If we are to address poverty in rural South Africa, we must prioritise good governance practices in those areas where ownership of land has been restored, says the writer.
If we are to address poverty in rural South Africa, we must prioritise good governance practices among communal property institutions in order to ensure that beneficiaries of the land reform programme begin to drive job creation and play their part towards poverty alleviation.

While land reform remains a contentious and emotive issue, productive use of restored land is a plausible solution to addressing some of the challenges relating to rural poverty. One of the challenges in land reform, however, is ensuring good governance practices in those areas where ownership of land has been restored.

According to the International Land Coalition Asia, 70% of the world's poor live in rural areas where land is a fundamental asset and a primary source of income, security, opportunity and status.

The institution says secure land rights can make a difference for the world's poorest families and that legal rights to land will improve the resiliency of families.

While some progress has been made in South Africa towards ensuring restitution of land rights, a lot more needs to be addressed to ensure that land is used productively. This is becoming more urgent because of the increase in the number of people living below the poverty line in South Africa's rural areas, as recently announced by Statistics South Africa (Stats SA).

We cannot attract investments and have sustainable productivity on land if we do not address governance practices amongst beneficiaries of land reform, and in turn cannot address issues of poverty in rural areas if we obtain land and cannot make it productive.

According to Stats SA, black Africans and especially children aged 17 years or younger, women, people from rural areas, those living in the Eastern Cape or Limpopo, and those with little or no education, are more affected by poverty.

South Africa has some of the most fertile farming soil. To see places like the Eastern Cape and Limpopo having the highest number of people living below the poverty line raises a huge concern.

Post-settlement support of beneficiaries of the land reform programme is necessary to drive productivity of land and enable beneficiaries of land reform to begin to employ the numbers commercial farmers traditionally employed on farms in the past.

It is time to increase collaboration among sector players, time for investors and willing commercial farmers to work side by side with communities in ensuring that land becomes more productive. This can only be done with those beneficiaries who are willing to adopt good governance practices and transparency in managing their affairs.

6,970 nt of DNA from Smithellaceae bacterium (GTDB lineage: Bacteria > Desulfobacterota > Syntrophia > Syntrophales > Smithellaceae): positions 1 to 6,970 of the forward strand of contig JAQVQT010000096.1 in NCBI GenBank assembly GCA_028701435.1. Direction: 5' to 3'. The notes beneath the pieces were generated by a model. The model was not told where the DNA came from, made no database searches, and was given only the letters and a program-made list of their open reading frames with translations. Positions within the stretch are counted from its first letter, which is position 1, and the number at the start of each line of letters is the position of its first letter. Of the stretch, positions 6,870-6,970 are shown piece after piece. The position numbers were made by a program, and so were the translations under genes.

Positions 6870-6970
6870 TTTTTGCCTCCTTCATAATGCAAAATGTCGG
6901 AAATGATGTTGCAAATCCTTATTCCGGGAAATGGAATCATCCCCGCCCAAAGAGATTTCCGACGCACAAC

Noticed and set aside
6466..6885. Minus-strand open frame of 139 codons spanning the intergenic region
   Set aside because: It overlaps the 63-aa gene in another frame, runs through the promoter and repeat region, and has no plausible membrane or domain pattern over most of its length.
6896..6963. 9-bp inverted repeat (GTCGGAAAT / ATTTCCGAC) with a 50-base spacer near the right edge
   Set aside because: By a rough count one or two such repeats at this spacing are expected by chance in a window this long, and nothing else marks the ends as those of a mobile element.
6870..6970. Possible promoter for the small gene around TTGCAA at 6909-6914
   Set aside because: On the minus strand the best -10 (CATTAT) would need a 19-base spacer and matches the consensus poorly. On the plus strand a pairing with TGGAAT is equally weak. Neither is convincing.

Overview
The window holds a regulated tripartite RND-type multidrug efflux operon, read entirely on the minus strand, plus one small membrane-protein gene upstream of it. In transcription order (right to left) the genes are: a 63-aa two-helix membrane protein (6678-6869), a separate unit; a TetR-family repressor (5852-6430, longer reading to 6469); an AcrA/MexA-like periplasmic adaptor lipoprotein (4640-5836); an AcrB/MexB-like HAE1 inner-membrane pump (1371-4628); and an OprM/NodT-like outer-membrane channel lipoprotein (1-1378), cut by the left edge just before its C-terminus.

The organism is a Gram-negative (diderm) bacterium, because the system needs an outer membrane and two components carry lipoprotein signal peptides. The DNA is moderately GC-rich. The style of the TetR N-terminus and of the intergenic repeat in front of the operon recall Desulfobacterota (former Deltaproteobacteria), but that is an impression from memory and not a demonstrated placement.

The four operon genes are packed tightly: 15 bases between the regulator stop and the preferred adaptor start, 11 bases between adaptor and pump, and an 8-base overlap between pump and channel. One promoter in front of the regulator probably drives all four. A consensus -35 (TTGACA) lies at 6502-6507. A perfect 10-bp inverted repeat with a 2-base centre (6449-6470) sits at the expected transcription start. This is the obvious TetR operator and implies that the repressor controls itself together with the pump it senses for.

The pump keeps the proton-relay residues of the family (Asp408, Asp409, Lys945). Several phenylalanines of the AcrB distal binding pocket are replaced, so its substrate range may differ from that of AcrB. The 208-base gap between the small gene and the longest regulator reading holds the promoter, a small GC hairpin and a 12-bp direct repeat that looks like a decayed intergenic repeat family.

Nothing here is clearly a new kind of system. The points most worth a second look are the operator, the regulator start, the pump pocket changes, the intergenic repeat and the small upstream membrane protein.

According to the Communal Property Associations Act 28 of 1996, CPAs are required to hold annual general meetings and submit basic information to the Department of Rural Development and Land Reform (DRDLR). The information required includes the names of committee members, minutes of annual general meetings, a schedule of dealings in land and financial statements.

However, most CPAs are unable to comply with these basic requirements. Some of the main challenges reported in the Communal Property Associations 2015-2016 Annual Report include such issues as the election of new committee members, which are often obfuscated by the previous committees; committee members often using the resources of the CPAs for their personal benefit; committee members failing to keep proper records of CPA finances and minutes of meetings where major decisions are taken regarding the assets of the CPAs; the lack of accountability of the CPA executive committee where the CPA is used both as a land-holding entity and business entity.

Provincial officials who facilitated the establishment of CPAs are expected to continue supporting CPAs.

Compliance with these basic requirements for good governance remains one of the biggest challenges that beneficiaries of the land reform programme face, and presents even more challenges in the productivity of land of those farms that have been given back to communities because such farms cannot do business with investors, which is critical for job creation, income generation and skills upliftment.

Most of the farms traditionally used for commercial farming are now used for subsistence farming, because there isn't enough support at foundation level.

If we are to address poverty issues, we must prioritise these seemingly small but important things to ensure that beneficiaries of the land reform programme begin to drive job creation and in turn play a part towards poverty alleviation.

* Setou is with the Vumelana Advisory Fund, a non-profit organisation that helps communities in the land reform programme.

** The views expressed here are not necessarily those of Independent Media.

The Sunday Independent